(Bang, Bang, Shoot, Shoot)
Yesterday’s Supreme Court decision established for the fist time in our history an individual’s right to own a gun. The history of the second amendment has been clouded in the language of
“A well regulated Militia, being necessary to the security of a free State, the right of the people to keep and bear Arms shall not be infringed.”
That original wording, notes Cass Sunstein, a professor at Harvard Law School in today’s Boston Globe led even conservatives such as Chief Justice Warren Burger to say,
“the Second Amendment doesn’t guarantee the right to have firearms at all.”
And Sunstein comments that
“until 2007, not a single federal court had invoked the Second Amendment to strike down a restriction on gun ownership.”
I think the Supreme Court was wrong on this one. I think the intent of the second amendment did have much to do with making sure that we the people did not have our right to bear arms taken away so that our government and its agents were the only ones in possession of weapons, should we ever need to take up arms against our own government, perish the thought (although with warrant-less wiretapping, and the growing all-powerful executive an almost pacifist like myself bets folks sitting around in 1769 thought they’d never see an armed revolution either).
Don’t misunderstand me, however. I am not one who wants to take away a hunter’s rifle. Yet I am firmly convinced that our nation is too violent and there is no need for anyone to personally own a military assault weapon. There is nothing wrong with waiting periods and background checks on all gun purchases.
I am big believer in the cohesion of means and ends. Peace is not just an end we seek, it must also be the chief means by which we travel to that destination.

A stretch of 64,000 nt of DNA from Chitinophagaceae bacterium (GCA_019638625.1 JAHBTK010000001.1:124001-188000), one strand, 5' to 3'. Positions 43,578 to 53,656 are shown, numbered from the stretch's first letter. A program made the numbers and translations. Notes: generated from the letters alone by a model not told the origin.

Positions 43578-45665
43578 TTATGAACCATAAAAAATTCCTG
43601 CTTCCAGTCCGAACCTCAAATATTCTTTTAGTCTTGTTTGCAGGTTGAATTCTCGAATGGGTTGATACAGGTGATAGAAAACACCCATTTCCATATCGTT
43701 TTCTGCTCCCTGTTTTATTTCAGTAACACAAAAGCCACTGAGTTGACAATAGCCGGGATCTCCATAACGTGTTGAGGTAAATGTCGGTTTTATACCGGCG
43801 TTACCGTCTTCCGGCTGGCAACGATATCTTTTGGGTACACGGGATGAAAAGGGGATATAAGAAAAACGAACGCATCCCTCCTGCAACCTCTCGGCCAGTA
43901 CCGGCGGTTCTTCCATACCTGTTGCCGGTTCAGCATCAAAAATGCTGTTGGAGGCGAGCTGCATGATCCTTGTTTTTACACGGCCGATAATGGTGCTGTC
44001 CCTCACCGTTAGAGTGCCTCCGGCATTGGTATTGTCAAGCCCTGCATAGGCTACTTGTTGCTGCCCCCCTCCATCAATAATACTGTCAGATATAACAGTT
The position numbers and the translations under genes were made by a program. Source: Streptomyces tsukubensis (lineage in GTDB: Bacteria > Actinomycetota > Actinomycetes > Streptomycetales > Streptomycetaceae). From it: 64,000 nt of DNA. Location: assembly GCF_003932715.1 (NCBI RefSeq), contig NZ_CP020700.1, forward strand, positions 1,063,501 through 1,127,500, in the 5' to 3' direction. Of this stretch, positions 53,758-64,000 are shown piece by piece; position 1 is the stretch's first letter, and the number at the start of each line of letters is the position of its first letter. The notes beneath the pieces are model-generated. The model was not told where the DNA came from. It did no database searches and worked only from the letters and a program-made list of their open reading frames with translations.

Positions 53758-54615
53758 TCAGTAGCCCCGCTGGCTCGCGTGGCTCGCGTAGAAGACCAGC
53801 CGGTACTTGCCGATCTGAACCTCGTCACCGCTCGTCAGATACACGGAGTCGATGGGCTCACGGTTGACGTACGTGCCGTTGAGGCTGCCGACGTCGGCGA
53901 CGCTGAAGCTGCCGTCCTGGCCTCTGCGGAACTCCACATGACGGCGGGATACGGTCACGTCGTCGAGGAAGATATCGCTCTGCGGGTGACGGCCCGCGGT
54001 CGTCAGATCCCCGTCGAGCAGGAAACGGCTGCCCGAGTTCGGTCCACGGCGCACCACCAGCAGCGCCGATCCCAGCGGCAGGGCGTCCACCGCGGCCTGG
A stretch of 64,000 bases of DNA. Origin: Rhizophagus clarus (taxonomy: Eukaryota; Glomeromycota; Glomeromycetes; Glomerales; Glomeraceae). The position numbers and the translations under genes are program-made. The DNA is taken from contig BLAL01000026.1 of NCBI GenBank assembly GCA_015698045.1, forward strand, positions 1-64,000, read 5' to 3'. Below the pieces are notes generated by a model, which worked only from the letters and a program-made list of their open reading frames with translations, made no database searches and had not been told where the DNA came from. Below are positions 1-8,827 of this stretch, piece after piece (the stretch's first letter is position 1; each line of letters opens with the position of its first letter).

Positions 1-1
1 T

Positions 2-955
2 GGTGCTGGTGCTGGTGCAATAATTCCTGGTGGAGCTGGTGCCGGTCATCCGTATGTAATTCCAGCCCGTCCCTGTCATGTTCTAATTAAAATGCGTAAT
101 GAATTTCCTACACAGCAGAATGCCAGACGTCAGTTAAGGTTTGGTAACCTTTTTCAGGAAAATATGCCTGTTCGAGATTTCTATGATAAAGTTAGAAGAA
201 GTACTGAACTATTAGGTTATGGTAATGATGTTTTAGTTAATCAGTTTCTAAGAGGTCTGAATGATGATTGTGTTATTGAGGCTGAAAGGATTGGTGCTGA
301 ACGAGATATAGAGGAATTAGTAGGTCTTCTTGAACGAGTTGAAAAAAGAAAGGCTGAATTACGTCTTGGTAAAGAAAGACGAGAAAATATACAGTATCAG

Two years ago the Children’s Defense Fund release a report on gun violence and against Children called “Protect Children, Not Guns.” Some of the highlights:
— In 2003, 56 preschoolers were killed by firearms, compared to 52 law enforcement officers killed in the line of duty.
— More 10- to 19-year-olds die from gunshot wounds than from any other cause except motor vehicle accidents.
— Almost 90 percent of the children and teens killed by firearms in 2003 were boys.
— Boys ages 15 to 19 are nearly nine times as likely as girls of the same age to be killed by a firearm.
— In 2003, there were more than nine times as many suicides by guns among white children and teens as among black children and teens.
— The firearm death rate for black males ages 15 to 19 is more than four times that of white males the same age.
— The seven states that recorded the most deaths among children and teens by firearms in 2003 were California, Texas, Illinois, New York, Pennsylvania, Florida and North Carolina. The state with the fewest child gun deaths was Hawaii with one.
Whatever you think of the Supreme Court Ruling yesterday, today 80 people will die gun related deaths in this country. Isn’t that 80 too many?
Just abolishing guns will not make human beings less violent, like a magic spell or a prescription medicine. So I don’t think that is the issue or the solution. Taking serious gun control measures will help tremendously, however, towards reducing the number of people who die everyday in this country from guns, especially the children. Even Justice Scalia wrote that nothing in yesterday’s ruling should
“cast doubt on long-standing prohibitions on the possession of firearms by felons or the mentally ill, or laws forbidding the carrying of firearms in sensitive places such as schools and government buildings.” http://www.iht.com/articles/ap/2008/06/26/america/Scotus-Guns-Optional.php
As usual, see the Supreme Court’s Scotus Blog for more.